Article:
Social Media and Body Image Issues Among Teens

Written by: Hilary Smith, Freelance Journalist

Social Media addiction. young beautiful woman holding a smartpho
Just by scrolling through countless celebrities’ social media accounts, we can see that our society is obsessed with beauty. Everywhere our sons and daughters look they are viewing toned, tanned, and tight bodies. However, what caught me and countless other parents off guard, is the fact that our smart and beautiful children succumb to these impossible body ideals.

As my sons and daughter struggle with molding themselves to meet the physical ideals society deems desirable, it makes me wonder how I can help them see the truth that they are valuable without doing countless “curls for the girls” in the gym or looking up weight loss secrets on pro-anorexia sites. With all this focus on ideal bodies, I want to challenge parents everywhere to help our children understand social media and decode the truth behind body image issues.

Teens, Body Image, And Social Media

Teenager using Smartphone at Home

Body image is often defined as how a person views their appearance and physical features and how they perceive others see them. While the definition appears pretty straightforward, it’s important to realize that body image can be complicated to understand. It’s all about perception and when it is combined with the awkward teen years, many of our children begin to agonize over their changing bodies and each child deals with this in different ways.

It’s no secret that the telly and mags often promote body types and faces that portray an ideal body type, but today’s hyper connected children are living in a culture that is focused on social media and this driving force has considerable influence on our kids.

These images often cause feelings of insecurity to manifest leading to poor body images and self concepts. Numerous apps and social media hangouts rely on profile pics, likes, and comments to function; which place a lot of importance on a child’s physical attributes. This need to project the ideal social media image can lead our children to fixate on their bodies and their inadequacies.

Talking Body Image And Social Media: 4 Tips For Parents

Realizing social media can be connecting children to dangerous sites that fuel and magnify their insecurities is frightening for parents to realize. This is only compounded when experts warn that 70 percent of our sons and daughters will regularly hide their online activity by dimming screens, deleting messages, and closing windows when we walk into a room. A little privacy is understandable, but we need to consider the fact that our teenagers’ brains are still maturing which makes it easier for eating disorder habits to become hardwired leading to a life of addictive habits that are almost impossible to break.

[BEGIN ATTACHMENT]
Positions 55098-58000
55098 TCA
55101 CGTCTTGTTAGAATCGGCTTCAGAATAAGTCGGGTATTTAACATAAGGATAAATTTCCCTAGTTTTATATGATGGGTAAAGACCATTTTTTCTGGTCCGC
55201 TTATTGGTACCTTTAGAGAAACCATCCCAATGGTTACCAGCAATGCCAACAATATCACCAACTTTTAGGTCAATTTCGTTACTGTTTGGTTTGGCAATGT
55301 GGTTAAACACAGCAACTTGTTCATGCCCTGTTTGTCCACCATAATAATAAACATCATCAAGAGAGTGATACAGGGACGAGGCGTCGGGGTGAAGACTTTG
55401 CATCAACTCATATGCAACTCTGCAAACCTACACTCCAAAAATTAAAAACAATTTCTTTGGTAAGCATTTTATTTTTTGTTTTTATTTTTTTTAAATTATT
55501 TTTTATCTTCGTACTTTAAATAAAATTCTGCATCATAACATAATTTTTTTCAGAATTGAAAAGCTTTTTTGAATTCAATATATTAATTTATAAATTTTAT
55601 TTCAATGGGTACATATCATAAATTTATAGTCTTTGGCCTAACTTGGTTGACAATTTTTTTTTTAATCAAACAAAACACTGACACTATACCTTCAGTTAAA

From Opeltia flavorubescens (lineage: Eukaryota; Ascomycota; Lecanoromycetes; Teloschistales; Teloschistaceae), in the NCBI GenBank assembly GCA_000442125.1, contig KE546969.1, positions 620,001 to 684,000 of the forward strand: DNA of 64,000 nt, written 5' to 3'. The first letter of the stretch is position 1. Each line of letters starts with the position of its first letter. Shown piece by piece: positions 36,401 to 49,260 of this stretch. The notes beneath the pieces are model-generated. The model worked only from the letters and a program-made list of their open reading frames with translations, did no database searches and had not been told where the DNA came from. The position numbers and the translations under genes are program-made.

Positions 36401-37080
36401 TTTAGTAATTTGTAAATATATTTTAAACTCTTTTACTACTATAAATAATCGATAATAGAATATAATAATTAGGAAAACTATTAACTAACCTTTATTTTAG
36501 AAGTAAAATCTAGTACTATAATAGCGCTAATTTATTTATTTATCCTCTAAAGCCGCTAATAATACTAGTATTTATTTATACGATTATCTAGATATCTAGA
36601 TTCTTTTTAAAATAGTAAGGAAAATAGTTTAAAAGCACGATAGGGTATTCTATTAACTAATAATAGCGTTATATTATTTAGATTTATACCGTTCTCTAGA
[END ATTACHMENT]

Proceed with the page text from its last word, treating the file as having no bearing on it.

It is heart wrenching to watch a child deal with body image issues and develop unhealthy habits. It is essential that we parents begin a conversation about healthy body images and take measures to reduce the impact social media has on our children before an issue develops.

Listed below are four ways we can help our children look beyond social media to see their true self worth:

  • Teach children that images of celebrities and other media have been changed to project perfection. Look online for some before and after pics of magazine covers to illustrate your point. Remind them that celebrities are human and have flaws, they just have hired professionals to maintain their image.
  • Encourage healthy habits and lifestyles. Provide access to nutritional foods, encourage physical activity, and promote personal hygiene to empower children and give them some control.
  • Lead by example. Be mindful of the things we say about ourselves, others, and even our children. Display a healthy and realistic view of our bodies.
  • Monitor a child’s online activity. Know the sites they frequent, who their friends are, what apps they download, and how they behave online or on their Smartphone. Being in the know can help alert you to any potential problems developing.

In our family, we are taking it one day at a time. Things in our house are improving as we focus on trying to be healthy, rather than achieving a certain size or body fat percentage. How does your family help children keep body images at bay in the social media age?

About the author:
Born and raised in Austin, Texas, Hilary Smith is a freelance journalist whose love of gadgets, technology and business has no bounds. After becoming a parent, she now enjoys writing about family and parenting-related topics.

Safe Place – What Are the Benefits?

Written by: Susan Harmon, Director of Safe Place National Operations, National Safe Place Network

Safe Place logo

Safe Place® is a nationally recognized outreach and prevention program for youth in crisis. As the only nationwide safety net initiative implemented on a local level, Safe Place unites social service agencies, corporations, civic organizations, government entities, volunteers, educators, and law enforcement in an effort to increase the number of access points through which young people can connect for assistance. More than 20,000 locations across the country display the yellow-and-black diamond-shaped Safe Place sign, the universal symbol for youth safety. Safe Place locations include: libraries, fire stations, YMCAs, grocery and convenience stores, public transportation vehicles, social service facilities, and more.

Safe Place provides a variety of benefits to youth, families, and communities. Here are some of the reasons why Safe Place is a vital community program:

Youth get help when and where they need it.

  • Neighborhood Safe Place locations offer help and safety
  • Youth can get help before their problem escalates to a crisis
  • Safe Place connects youth and families to supportive services

Schools collaborate with youth service agencies.

  • This important collaboration helps raise awareness about Safe Place as an immediate connection to help.